After Helsinn, we are left without clear guidance about the meaning of the phrase “or otherwise available to the public” added to AIA § 102(a). Is it limited to public uses that are said to give “extreme results,” and does it only apply to secret sales? In what situation would the court conclude that the claimed subject matter is not otherwise available to the public? It remains to be seen whether the Federal Circuit would uphold the validity of a patent if a sale of the patent were completely secret. Unfortunately it is difficult to tell in view of the Helsinn opinion.

We will have to wait for the Federal Circuit’s decision whether to rehear the case. Ultimately, it may be up to the Supreme Court to decide the meaning of “or otherwise available to the public” in AIA § 102(a)(1). In the meantime, the panel from the Federal Circuit has given us little guidance.

Robert W. Esmond, Ph.D., and Donald J. Featherstone are partners, Brenda Crabtree is an associate and Matt Knabel, Ph.D., is a student associate at Sterne Kessler Goldstein & Fox PLLC in Washington, D.C.

The opinions expressed are those of the author(s) and do not necessarily reflect the views of the firm, its clients, or Portfolio Media Inc., or any of its or their respective affiliates. This article is for general information purposes and is not intended to be and should not be taken as legal advice.

[1] 35 U.S.C. § 102 (2012).

[2] See, e.g., Robert W. Esmond, Donald J. Featherstone, Joel Aldrich, Brenda Crabtree & Dan Lawall, A Best Kept Secret: AIA Allows Patenting of Trade Secrets, 91 PTCJ 1064 (2016) (discussing the AIA’s legislative history, textual canons of statutory construction, the statutory construction of similarly-worded language in other statutes, and the opinions of the U.S. Patent and Trademark Office and commentators).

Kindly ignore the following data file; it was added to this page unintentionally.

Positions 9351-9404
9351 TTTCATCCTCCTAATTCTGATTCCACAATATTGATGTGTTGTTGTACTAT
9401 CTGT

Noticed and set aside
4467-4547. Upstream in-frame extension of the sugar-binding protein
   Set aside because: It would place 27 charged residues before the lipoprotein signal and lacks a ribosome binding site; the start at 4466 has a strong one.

[3] 855 F.3d 1356 (Fed. Cir. 2017).

[4] See id. at 1367-71.

[5] Brief for Congressman Lamar Smith as Amicus Curiae Supporting Appellee, Helsinn Healthcare S.A. v. Teva Pharmaceuticals USA, Inc., No. 16-1284 (Fed. Cir., June 30, 2017).

[6] Id. at 7.

[7] Id. at 8 (citing H.R. 1249 Rep. No. 112-98 (2011)).

[8] Id. at 3 (emphasis in original).

[9] Id.

[10] Id.

[11] Helsinn Healthcare S.A. v. Teva Pharmaceuticals USA, Inc., 855 F.3d 1356, 1359-60 (Fed. Cir. 2017). U.S. Patent Nos. 7,947,724 (“’724 patent”), 7,947,725 (“’725 patent”), 7,960,424(“’424 patent”), and 8,598,219 (“’219 patent”) were directed to compositions reducing the likelihood of cancer chemotherapy-induced nausea and vomiting (CINV). The ‘724 patent, the ‘725 patent, and the ‘424 patent were filed before AIA. The ‘219 patent was filed in May, 2013, after AIA took effect.

[12] Helsinn Healthcare, 855 F.3d at 1360. All four patents have a priority date of January 20, 2003. The Agreement occurred on April 6, 2001.

[13] n.b., The Supply and Purchase Agreement was contingent upon Helsinn gaining FDA approval. On appeal, Helsinn argued that the Agreement was a future sale and therefore was not technically a sale. The Court cited a litany of precedent against this argument. See Helsinn Healthcare, 855 F.3d at fn.13 (citing Pfaff v. Wells Electronics, Inc., 525 U.S. 55, 67 (1998); Merck & Cie v. Watson Labs., Inc., 822 F.3d 1347, 1352 (Fed. Cir. 2016); Hamilton Beach Brands, Inc. v. Sunbeam Prods., Inc., 726 F.3d 1370, 1374, 1377 (Fed. Cir. 2013)).

[14] 153 F.2d 516 (2d Cir. 1946).

[15] Helsinn Healthcare S.A. v. Dr. Reddy’s Labs. Ltd., No. CV 11-3962, 2016 WL 832089, at *45, 49-52 (D.N.J. Mar. 3, 2016), rev’d sub nom. Helsinn Healthcare S.A. v. Teva Pharm. USA, Inc., 855 F.3d 1356 (Fed. Cir. 2017).

[16] Id.

[17] Helsinn Healthcare, 855 F.3d at 1367.

[18] Id. at 1360, 1367-71, 1375.

[19] Id. at 1368.

[20] Id.

[21] Id. at 1368-69.

[22] Id.

[23] See, e.g., id. at 1371.

[24] Id. at 1370-71.

[25] Id. at 1371.

[26] Id.